Publications by authors named "Ingrid Bader"

16 Publications

  • Page 1 of 1

[Molecular and functional testing in case of hereditary hearing loss associated with the SLC26A4 gene].

Laryngorhinootologie 2020 12 11;99(12):853-862. Epub 2020 Dec 11.

Universitätsinstitut für Pharmakologie und Toxikologie der Paracelsus Medizinischen Privatuniversität Salzburg, Austria.

Due to development of molecular techniques at hand, the number of genomic sequence variants detected in patient investigations is rising constantly. The number of potentially involved genes in hereditary hearing loss is rising simultaneously.In this overview, current methods for diagnostic workup on a molecular and functional level for variants of the gene are described. Based on the description of the physiological function of the resulting protein Pendrin, molecular investigations for interpretation of the function are explained. Based on these investigations, the potential clinical consequences of a variant may be predicted more precisely and simplify routine reporting of a proven genotype and a phenotype, at hand. Finally, subsequent clinical investigations necessary, such as perchlorate discharge test, as well as therapeutic options are discussed.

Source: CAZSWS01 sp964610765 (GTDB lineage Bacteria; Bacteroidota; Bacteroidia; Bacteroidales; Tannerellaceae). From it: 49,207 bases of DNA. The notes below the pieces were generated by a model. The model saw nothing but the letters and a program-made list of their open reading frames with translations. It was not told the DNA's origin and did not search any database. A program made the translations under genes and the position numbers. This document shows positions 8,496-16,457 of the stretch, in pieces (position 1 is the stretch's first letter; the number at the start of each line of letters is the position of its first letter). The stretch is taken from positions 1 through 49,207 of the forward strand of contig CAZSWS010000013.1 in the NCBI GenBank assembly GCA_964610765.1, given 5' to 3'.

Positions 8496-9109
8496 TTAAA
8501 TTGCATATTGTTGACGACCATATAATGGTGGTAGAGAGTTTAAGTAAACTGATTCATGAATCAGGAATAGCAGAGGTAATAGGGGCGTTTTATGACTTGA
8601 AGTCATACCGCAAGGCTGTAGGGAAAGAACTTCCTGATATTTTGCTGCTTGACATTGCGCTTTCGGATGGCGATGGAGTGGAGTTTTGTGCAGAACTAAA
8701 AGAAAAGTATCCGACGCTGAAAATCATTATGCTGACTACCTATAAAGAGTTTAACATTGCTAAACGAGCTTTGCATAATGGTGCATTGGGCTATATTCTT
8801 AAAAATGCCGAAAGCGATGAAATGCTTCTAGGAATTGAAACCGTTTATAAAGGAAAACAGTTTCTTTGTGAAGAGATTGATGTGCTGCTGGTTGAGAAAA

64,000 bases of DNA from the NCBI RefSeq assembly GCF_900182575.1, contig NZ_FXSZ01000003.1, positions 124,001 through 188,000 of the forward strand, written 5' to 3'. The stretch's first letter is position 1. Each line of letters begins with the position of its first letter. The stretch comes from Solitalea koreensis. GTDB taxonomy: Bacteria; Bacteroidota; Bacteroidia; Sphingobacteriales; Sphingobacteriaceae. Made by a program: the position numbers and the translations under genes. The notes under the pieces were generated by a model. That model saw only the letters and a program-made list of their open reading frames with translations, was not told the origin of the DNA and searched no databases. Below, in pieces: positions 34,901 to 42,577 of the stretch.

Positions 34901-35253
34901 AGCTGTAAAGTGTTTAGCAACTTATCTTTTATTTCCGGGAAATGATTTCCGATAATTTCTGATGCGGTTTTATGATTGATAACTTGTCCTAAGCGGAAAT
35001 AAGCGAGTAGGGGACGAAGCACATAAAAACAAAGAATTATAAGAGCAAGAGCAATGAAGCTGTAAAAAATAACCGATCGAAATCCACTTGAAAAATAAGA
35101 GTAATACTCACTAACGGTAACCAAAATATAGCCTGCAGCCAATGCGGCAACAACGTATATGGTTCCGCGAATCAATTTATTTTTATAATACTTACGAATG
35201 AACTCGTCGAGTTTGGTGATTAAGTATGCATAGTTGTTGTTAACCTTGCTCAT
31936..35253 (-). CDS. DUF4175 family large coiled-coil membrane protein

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http://dx.doi.org/10.1055/a-1190-4173DOI Listing
December 2020

Defining the genotypic and phenotypic spectrum of X-linked MSL3-related disorder.

Genet Med 2021 Feb 11;23(2):384-395. Epub 2020 Nov 11.

Institute of Human Genetics, Technical University Munich, Munich, Germany.

Purpose: We sought to delineate the genotypic and phenotypic spectrum of female and male individuals with X-linked, MSL3-related disorder (Basilicata-Akhtar syndrome).